UCAN needs your support
You are why we do what we do - report, describe, comment, review. It is to bring to your eyes just what life is like for believers across Asia that we publish UCAN.
But as you know, the effort needs to be sustained if it is to have continuing effect.
UCAN publishes some 150 stories a week in four languages across six websites. We are grateful to benefactors in Europe and the US who support us. But those countries and the Church there are under increasing financial strain and their generosity no longer covers our costs.
We need financial help from our readers to sustain our efforts. Our reporters, editors, video producers and photographers all have families and we need to support them. They do excellent jobs, but they can't do their jobs for nothing.
Will you help us to sustain UCAN? Please click here to help.
Thanks in anticipation.
Fr. Michael Kelly SJ
Police arrest 90 after eight burned alive
Church appalled by 'barbaric act' after feud in remote district of Orissa state
- Ajay Kumar Singh, Bhubaneswar
- May 2, 2011
Church people reacted with horror to the attacks, with the local bishop describing them as "barbaric."
â€śPeople indulge in such acts as there is no stringent action. The governance system in the state has collapsed,â€ťÂ Sister Justine Senapati, a human rights activist, said.
The Sisters of St. Josephâ€™s of Annecy nun said murders by setting people alight had begun with the killing of Australian missioner Graham Stuart Staines, in 1999.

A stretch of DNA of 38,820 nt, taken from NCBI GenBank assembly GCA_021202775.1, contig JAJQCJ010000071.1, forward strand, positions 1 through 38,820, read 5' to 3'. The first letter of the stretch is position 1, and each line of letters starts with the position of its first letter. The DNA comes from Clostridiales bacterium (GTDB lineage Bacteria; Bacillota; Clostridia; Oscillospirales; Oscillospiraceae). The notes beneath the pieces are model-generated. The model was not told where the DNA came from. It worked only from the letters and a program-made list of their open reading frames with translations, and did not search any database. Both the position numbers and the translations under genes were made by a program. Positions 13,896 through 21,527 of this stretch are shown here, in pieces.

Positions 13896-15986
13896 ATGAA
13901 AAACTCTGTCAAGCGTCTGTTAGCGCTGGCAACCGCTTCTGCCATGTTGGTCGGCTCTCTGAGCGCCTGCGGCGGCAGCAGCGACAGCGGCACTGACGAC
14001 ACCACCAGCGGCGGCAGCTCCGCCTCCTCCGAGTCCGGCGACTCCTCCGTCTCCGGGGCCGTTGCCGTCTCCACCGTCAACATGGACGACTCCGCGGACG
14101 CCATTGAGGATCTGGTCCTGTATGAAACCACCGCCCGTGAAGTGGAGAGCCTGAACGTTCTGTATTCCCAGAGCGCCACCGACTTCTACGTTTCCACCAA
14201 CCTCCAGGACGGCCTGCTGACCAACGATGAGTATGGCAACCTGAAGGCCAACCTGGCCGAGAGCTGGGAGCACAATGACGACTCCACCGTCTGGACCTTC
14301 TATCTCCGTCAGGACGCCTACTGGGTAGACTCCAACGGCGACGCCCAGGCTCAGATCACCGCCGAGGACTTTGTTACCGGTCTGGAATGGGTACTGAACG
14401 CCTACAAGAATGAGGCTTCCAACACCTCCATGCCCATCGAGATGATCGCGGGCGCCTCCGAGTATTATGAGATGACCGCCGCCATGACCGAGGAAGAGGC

Bishop Sarat Chandra Nayak of Berhampur said the attacks in Badaguda, a village in Ganjam district onÂ Friday, should be condemned no matter what the cause.
A long-running feud between villagers and the owners of a stone crushing unit there reportedly led to the incident.Â Three quarry owners were among those murdered.
Some 200 armed villagers chased the victims into a building and locked the doors, doused it with petrol and kerosene and set it ablaze.
Bishop Nayak says such tragedies show why people should take recourse to democratic systems to resolve their disputes.
â€śWe cannot take away somebodyâ€™s life. We are not the authors of life,â€ť said the prelate whose diocese covers the village.
Father Santosh Digal, pastor of nearby Sarod parish, said the villagers had opposed leasing hills for stone quarrying as it polluted the area and deprived them of their livelihood.
R. K. Sharma, a senior police official in the area, told reporters that his men knew nothing of Â the dispute.
The quarry owners, who came from outside the district, used force to continue their business which had no clearance from pollution board.
Calls for federal probe into Orissa violence
Church welcomes first conviction in Orissa violence